Pakistani officials say security forces have killed at least 460
al-Qaida-linked militants in a tribal region bordering Afghanistan.
VOA's Ayaz Gul reports, the week-long clashes also have left 22 troops
dead and forced more than 200,000 people to flee to safer areas.
fighting is taking place in the volatile northwestern Bajaur tribal
region, which is regarded as a stronghold for Taliban and al-Qaida
Pakistan army gunship helicopters relentlessly
pounded insurgent positions since the clashes broke out in the border
region a week ago. In addition to killing hundreds of militants,
including senior Taliban commanders, officials say many militants were
The head of the federal Interior Ministry, Rehman
Malik, says that as many as 3,000 armed militants are present
in the area.
Mr. Malik told a news conference in Peshawar Friday that the majority of the militants are foreigners, including
nationals from Afghanistan, Central Asia and some Arab countries. He
says the government will not surrender, and the security operation will
continue until these extremists are wiped out.
officials say that the fighting has forced tens of thousands of people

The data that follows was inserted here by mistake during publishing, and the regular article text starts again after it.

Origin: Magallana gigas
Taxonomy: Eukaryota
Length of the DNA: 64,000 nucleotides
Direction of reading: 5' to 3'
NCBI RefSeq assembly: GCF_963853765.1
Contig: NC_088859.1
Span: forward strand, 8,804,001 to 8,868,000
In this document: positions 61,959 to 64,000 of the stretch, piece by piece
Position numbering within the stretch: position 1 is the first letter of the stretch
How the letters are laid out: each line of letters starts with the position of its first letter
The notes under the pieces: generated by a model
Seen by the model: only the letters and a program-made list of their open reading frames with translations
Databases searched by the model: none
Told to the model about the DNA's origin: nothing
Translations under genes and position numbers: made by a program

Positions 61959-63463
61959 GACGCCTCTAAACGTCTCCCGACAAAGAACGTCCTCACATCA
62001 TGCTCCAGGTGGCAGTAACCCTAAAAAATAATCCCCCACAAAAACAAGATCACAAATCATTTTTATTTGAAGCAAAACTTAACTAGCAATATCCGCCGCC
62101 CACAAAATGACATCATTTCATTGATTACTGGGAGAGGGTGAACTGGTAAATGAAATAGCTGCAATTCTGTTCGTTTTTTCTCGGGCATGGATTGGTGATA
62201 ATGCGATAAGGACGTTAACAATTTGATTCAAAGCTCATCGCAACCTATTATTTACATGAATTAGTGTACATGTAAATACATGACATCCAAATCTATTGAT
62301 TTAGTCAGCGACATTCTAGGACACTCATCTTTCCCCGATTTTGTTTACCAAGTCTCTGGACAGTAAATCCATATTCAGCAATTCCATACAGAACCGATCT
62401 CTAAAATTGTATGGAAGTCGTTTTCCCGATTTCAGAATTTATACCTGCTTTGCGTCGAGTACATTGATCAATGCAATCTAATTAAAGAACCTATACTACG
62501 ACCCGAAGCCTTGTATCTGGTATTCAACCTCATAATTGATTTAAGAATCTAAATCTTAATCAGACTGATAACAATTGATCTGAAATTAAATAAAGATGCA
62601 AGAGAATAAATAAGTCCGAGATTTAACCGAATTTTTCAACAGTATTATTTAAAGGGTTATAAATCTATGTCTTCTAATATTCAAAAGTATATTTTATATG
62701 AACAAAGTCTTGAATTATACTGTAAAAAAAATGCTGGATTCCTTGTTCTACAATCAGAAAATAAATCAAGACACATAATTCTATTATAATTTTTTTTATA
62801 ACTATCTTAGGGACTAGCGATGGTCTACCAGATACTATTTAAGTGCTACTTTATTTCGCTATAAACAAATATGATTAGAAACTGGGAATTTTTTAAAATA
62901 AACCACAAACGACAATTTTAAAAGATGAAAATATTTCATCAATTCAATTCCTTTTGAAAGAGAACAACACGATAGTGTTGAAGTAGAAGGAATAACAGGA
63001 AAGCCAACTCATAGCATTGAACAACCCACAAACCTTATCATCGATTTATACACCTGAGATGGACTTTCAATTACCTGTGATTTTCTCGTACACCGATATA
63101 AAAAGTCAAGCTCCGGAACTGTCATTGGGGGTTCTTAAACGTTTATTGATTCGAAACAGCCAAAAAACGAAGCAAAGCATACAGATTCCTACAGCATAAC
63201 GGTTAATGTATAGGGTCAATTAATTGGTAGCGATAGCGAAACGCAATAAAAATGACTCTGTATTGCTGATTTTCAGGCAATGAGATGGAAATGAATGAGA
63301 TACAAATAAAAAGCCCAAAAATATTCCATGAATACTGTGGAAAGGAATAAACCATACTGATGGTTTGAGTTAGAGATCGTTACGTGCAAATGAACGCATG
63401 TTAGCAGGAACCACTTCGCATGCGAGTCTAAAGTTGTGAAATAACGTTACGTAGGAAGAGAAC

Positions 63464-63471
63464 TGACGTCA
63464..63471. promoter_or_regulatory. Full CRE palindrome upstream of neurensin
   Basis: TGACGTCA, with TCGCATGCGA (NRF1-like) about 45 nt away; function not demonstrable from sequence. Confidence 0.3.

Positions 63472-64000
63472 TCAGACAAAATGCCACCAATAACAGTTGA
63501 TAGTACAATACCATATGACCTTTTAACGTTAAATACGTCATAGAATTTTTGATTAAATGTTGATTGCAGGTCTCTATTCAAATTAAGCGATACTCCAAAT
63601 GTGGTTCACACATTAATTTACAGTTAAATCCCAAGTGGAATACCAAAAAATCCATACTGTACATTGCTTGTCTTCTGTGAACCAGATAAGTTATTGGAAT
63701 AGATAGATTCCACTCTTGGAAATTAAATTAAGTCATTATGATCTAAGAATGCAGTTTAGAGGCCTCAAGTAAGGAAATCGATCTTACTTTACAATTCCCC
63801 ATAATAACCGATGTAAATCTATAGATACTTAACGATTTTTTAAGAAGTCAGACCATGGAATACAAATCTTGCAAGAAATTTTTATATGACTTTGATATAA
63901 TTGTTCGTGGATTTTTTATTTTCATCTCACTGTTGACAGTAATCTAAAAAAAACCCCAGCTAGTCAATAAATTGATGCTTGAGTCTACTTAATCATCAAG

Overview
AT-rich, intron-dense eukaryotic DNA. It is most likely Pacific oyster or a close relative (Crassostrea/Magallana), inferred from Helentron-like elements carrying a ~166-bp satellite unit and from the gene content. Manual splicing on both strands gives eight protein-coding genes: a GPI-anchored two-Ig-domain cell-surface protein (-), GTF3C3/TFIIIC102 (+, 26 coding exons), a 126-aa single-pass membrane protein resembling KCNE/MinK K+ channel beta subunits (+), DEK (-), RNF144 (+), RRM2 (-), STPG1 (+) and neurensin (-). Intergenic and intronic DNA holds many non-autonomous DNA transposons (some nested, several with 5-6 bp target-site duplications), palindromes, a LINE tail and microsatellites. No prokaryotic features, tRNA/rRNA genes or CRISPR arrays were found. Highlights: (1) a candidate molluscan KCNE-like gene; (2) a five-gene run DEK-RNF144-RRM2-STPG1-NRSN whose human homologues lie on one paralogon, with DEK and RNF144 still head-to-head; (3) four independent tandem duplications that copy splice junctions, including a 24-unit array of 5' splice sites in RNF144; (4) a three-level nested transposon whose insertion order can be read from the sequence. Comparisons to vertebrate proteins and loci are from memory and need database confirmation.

to leave the area and take refuge in the adjoining NorthWest Frontier
Province. Fleeing residents reported heavy bombings in some villages,
and officials say most of those left in the battle zone are militants.
provincial governor, Owais Ahmed Ghani, told the same news conference
that the government has set up relief camps for the displaced people,
and efforts are being made to avert a possible humanitarian crisis.
Bajaur tribal region is adjacent to Afghanistan's eastern province of
Kunar, where U.S-led coalition forces are fighting al-Qaida and Taliban
militants. A spokesman for the coalition forces in Afghanistan told VOA
they closely coordinate anti-terror operations with their Pakistani
counterparts, but are not involved in the current fighting in Pakistan.